Personal communication and empathy can help build your customer base. When the heat is on and there seems no immediate answer to obstacles, you must have determination and a lack of fear to go where most people won’t go before you to make a difference. There is nothing quite like working with the public every day. You name it, I’ve heard it, seen it or been asked it. As a retail business owner, you wear many hats and forming relationships is what drives your business, feeds your business and is the reason why customers return.
Q: What would people be the most surprised to learn about you?
A: That I am not just a business owner and sales person but that I can actually draw like the masters! When shown my drawings, observers automatically say “What?Uou did that? No really?” I am a gypsy at heart with a business brain. Even though I am nice and petite, I can be very strong and assertive. Having “lived in the moment” and had many adventures, some of them close calls, there is more than meets the eye behind Di Harris.
Q: Of all the hats you wear as an entrepreneur, which one is the most fun to put on every morning? And the least fun?
A:My most fun hat to put on is my social hat. Without a doubt, bookkeeping is my least fun.
Q: How are you finding the impact of the “Internet” age on your business and how has that affected your bottom line?
A: Our business role and focus has changed so much. We didn’t take our computer to work in New Orleans. Now it takes up most of the day posting and promoting on social media answering emails etc. We have become time poor and slaves to the Internet as it has radically changed the face of business in a relatively short time. Adapt or die.
The Internet has opened the world at our feet and the online buying phenomenon has meant less people are coming out to shop. It’s almost making shops obsolete.People aren’t the same. People aren’t out and about as much. It’s hard to give good service or even have a meaningful conversation if customers won’t elaborate why they are in store, are on their phones or often walking in with their headphones on.
There’s no doubt that the Internet has changed the customers’ expectation and has meant an uncertain and cautious approach to spending. It has blurred the customers’ expectation in relation to mass-produced versus handmade one-offs. They like the unique good quality but only want to pay the mass-produced versions price. Most of the time customers act like they cannot tell the difference so they can drive the price down when there is a distinct comparison. Commercial retail spaces come with a high overhead but mostly people are using them for idea shopping only. They obtain the original idea from the trader but then they go online to try and source the product. The respect of an original idea is now generally not being recognised and often people pull out their phone and start taking photos of artists’ intellectual property without obtaining permission.
The idea of beauty and style in retail needs to have a comeback.
They say you have to have a webpage and yet we have had three attempts to do this. It’s like the web developers we have engaged do not listen to the brief and say they can write code but instead dish up a non-flexible template in black and white which does not go with our aesthetic at all. There are a lot of expensive pitfalls out there to do with website design and a lot of technology savvy web developers that do not have graphic design experience. A lot of bluff and money oriented sales pitch goes on so much so that instead I have begun to design my own website to fit my business. I figure with my graphic design experience I can figure the technology side out.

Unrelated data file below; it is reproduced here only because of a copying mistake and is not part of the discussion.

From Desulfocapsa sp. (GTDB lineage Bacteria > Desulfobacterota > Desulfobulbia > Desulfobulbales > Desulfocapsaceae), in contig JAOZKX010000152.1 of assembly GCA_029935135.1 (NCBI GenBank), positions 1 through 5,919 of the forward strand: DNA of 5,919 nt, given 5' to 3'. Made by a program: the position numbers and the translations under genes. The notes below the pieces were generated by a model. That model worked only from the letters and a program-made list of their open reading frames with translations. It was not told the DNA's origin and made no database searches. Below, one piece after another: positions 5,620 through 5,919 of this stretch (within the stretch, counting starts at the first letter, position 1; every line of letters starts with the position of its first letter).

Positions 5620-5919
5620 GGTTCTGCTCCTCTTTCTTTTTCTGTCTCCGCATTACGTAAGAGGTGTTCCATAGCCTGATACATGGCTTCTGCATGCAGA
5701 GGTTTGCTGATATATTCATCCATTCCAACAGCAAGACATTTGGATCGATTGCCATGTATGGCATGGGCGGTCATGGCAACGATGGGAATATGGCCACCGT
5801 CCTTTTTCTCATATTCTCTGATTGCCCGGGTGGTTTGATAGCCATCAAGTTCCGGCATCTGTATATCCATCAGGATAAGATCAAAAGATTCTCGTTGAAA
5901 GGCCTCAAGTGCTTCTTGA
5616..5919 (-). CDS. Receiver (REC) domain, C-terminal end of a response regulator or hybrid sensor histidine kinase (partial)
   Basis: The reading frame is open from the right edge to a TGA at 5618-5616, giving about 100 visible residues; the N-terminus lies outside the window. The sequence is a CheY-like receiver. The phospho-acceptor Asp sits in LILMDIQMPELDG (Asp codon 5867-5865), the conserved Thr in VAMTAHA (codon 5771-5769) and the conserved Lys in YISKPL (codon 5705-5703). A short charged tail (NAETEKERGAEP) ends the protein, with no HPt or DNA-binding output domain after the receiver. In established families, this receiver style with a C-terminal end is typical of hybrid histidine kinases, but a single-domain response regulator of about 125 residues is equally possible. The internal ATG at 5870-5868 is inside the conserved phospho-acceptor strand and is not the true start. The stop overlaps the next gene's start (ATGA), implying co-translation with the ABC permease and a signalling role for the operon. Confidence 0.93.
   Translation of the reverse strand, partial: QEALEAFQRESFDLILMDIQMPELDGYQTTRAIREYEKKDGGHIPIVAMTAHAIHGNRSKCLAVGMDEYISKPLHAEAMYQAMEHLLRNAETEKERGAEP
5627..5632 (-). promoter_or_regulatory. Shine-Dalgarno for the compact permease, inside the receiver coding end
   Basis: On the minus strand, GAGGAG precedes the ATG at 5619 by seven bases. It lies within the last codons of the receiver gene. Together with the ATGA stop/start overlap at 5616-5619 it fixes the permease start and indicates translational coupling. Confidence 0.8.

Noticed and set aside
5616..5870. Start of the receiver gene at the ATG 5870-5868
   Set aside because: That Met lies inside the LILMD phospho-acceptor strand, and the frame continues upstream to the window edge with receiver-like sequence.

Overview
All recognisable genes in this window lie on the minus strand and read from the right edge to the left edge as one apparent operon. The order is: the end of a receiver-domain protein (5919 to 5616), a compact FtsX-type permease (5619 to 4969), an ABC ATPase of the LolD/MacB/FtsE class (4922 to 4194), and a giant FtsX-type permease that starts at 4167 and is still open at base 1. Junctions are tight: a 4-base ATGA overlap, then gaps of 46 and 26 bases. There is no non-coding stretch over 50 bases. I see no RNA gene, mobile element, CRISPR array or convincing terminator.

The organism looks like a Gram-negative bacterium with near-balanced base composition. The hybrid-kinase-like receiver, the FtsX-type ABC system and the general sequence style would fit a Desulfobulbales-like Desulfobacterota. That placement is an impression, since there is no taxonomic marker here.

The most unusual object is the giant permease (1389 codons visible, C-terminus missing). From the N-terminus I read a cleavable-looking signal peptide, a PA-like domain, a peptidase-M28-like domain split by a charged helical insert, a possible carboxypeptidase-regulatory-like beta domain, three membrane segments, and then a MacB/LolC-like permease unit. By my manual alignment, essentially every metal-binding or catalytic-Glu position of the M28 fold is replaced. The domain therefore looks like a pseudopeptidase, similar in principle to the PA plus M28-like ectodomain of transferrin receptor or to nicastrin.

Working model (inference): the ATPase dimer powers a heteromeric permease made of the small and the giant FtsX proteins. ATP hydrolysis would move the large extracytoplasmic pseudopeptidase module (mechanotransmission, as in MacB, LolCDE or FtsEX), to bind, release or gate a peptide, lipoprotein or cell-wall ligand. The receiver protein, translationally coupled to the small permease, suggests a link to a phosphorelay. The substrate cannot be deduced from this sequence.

Q: Where do you see Oonkas Boonkas progressing in the future?
A: We see Oonkas Boonkas going global more so than local. Retailing and specialist global buying leading to selling on our E-Commerce site to our global audience online. Strong recognition both locally and internationally as trend setters bringing creative solutions to gift giving with timeless style solutions that outlast faddy trends.
We intend to be our own Design company, providing creative solutions for distinctive gift giving products, fashion styling, home interior decorating, homeware products and stylist design advice.
We want to produce unique and decorative items that have never been available before to decorate homes. We will establish a product development line producing and capturing nostalgic imagery, both for children and adults, in both luxury and point of sale brands, which will be known for their quality and uniqueness. In producing and manufacturing our own quirky line of products, we will make available products that originally were only available to the rich and famous overseas by making rare sought after design functional, affordable and accessible to the general public.
Oonkas Boonkas will endeavour to employ artisans and craftsman to produce decor for the home and higher-end, limited edition runs with a retail sales team and reps to sell and distribute this product. We will also market to performers and the entertainment industry’s niche market with our embellished jean line, one-of-a-kind clothing and future burlesque and New Orleans section, as well as have rare iconic vintage collectible prop pieces available for hire to feature in stage and screen projects..
We will also be known for our customer event nights, encourage community business involvement as part of their business mission and run workshops to boost women’s self-confidence with fashion by showing them how to add colour to their wardrobes and be more adventurous with their dressing – a strategy which we guarantee will drop 10 years from their age!
Q: Where can readers learn more about you?
A: Readers can see us on online including Facebook Oonkas Boonkas, Twitter, and Instagram.
Stay tuned for our website http://www.oonkasboonkas.com